Firefox Quantum made Firefox fast again, but speed is only part of the story. A ton of work has gone into making Firefox an exceptional tool for creating on the Web. Let’s dive into the changes coming in Firefox 58, currently available to preview in Firefox Developer Edition.
More Control for CSS Authors
Try it yourself on this CodePen by Chris Coyier.
We’ve also implemented the CSS
font-display property, allowing authors to specify how long the browser should wait for a web font, and when it should consider swapping in a font once it’s loaded.
Firefox Quantum also introduced a brand new CSS engine (“Quantum CSS”) which fixed numerous bugs and inconsistencies with CSS in Firefox. For example,
calc() now works everywhere that the spec says it should.
An Even Better Debugger
We’ve implemented tons of new features during the rewrite, but the debugger deserves special mention. First, source maps finally work everywhere, and even include proper syntax highlighting for markup like JSX:
The best way to discover the new DevTools is to download Developer Edition and try them yourself.
WebVR, FLAC, and Other Tidbits
Firefox is driving new, fundamental capabilities of the Web. Firefox 55 introduced support for WebVR on Windows, and included experimental support for macOS. With Firefox 58, WebVR now is supported by default on both Windows and macOS.
If you’re interested in creating virtual reality experiences on the Web, check out the A-Frame library, or read our article on how Firefox Quantum delivers smooth WebVR performance at 90 fps.
In other firsts, Firefox 51 was the first browser to support FLAC, a lossless audio format, on the Web. Until now, this support was limited to Firefox on desktop platforms (Windows, macOS, and Linux), but Firefox 58 brings FLAC support to Android. That means that Firefox, Chrome, and Edge all support FLAC on every platform but iOS.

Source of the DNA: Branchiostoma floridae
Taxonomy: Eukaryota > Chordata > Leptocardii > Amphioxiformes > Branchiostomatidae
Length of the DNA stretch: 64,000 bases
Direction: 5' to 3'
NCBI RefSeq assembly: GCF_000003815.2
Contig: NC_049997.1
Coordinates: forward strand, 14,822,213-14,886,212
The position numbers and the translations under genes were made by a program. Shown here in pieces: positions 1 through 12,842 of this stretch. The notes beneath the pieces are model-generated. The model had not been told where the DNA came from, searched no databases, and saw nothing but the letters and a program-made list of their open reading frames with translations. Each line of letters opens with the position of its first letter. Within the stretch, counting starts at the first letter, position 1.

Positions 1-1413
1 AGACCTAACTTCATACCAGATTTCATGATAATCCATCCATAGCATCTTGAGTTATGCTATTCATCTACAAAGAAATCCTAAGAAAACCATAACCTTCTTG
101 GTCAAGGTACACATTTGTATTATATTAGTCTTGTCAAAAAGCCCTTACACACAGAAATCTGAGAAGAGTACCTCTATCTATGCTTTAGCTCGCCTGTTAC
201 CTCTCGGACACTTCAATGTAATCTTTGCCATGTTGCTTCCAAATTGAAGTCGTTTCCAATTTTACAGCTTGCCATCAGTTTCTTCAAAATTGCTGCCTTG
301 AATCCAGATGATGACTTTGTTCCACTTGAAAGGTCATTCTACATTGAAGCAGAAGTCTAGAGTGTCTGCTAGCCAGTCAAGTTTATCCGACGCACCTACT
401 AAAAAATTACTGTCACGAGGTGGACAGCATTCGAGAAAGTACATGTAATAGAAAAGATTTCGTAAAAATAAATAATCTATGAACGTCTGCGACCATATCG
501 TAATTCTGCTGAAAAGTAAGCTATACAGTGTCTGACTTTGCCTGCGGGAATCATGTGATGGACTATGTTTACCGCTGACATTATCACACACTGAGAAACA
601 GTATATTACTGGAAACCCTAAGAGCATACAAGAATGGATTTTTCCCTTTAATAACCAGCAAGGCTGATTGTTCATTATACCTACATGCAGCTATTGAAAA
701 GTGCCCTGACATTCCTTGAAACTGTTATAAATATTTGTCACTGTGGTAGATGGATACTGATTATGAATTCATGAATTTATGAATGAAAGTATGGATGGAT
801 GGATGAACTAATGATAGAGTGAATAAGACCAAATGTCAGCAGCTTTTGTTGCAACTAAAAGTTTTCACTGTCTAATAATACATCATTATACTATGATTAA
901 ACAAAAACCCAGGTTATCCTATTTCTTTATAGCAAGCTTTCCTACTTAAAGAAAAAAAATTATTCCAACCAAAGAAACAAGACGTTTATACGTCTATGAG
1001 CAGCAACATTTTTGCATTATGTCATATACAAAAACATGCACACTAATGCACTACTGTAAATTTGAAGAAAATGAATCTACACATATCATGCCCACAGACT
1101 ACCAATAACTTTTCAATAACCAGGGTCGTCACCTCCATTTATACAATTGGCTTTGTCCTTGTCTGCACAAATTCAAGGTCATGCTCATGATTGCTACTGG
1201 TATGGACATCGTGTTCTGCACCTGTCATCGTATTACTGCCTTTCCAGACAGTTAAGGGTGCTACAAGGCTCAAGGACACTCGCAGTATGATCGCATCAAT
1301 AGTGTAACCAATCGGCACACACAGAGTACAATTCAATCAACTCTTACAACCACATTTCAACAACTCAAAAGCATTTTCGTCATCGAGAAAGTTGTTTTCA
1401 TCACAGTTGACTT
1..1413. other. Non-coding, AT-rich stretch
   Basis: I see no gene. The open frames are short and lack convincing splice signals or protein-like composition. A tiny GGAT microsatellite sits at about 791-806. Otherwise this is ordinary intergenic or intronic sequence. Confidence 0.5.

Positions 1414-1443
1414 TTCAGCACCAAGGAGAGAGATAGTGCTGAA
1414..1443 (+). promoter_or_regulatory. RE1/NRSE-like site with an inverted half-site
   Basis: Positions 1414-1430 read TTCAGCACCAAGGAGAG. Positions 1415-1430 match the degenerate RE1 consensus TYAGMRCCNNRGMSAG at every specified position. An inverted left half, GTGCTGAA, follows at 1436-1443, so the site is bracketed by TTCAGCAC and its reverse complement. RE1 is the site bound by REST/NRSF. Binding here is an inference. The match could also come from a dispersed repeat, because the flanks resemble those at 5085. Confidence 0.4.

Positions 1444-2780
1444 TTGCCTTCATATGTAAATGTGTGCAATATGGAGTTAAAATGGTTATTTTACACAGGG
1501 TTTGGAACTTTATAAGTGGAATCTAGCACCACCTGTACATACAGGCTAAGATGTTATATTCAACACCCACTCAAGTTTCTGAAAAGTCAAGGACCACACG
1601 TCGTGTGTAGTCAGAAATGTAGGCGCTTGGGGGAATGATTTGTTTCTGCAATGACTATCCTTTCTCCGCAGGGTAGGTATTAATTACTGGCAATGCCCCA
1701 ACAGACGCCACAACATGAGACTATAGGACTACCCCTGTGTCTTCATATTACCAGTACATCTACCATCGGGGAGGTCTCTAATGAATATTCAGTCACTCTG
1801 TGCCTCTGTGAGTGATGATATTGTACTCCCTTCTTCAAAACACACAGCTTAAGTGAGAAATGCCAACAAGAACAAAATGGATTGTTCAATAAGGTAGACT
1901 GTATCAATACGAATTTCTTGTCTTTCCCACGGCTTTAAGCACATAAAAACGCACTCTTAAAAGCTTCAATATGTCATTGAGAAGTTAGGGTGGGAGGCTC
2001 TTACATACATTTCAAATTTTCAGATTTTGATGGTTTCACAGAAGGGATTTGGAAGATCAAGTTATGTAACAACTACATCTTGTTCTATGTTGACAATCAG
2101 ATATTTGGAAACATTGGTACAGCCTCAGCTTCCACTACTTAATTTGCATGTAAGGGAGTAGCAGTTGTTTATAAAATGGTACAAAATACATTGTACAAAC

We also landed a few changes to help measure and improve Firefox’s performance:
PerformanceNavigationTimingAPI provides access to performance metrics related to page loading.
- Off Main Thread Painting (“OMTP”) has been enabled by default on Windows, which improves Firefox’s responsiveness by reducing the workload on the main thread.
- We’ve enabled budget-based background timeout throttling which slows down scripts running in background tabs to save further CPU resources.
Lastly, Content Security Policies (CSPs) now support the
WebExtension API Additions
- Access brand new website privacy controls like first-party isolation and fingerprinting resistance, added as part of the ongoing Tor Uplift.
- Toggle, observe, and control whether or not a tab is displayed in Reader Mode.
- Query and observe changes to the browser theme, making it possible for add-ons to adapt themselves to fit in with arbitrary themes.
We’re currently planning additional WebExtension capabilities for 2018, including looking into possibilities for hiding individual tabs, or the entire tab bar.
About Dan Callahan
Engineer with Mozilla Developer Relations, former Mozilla Persona developer.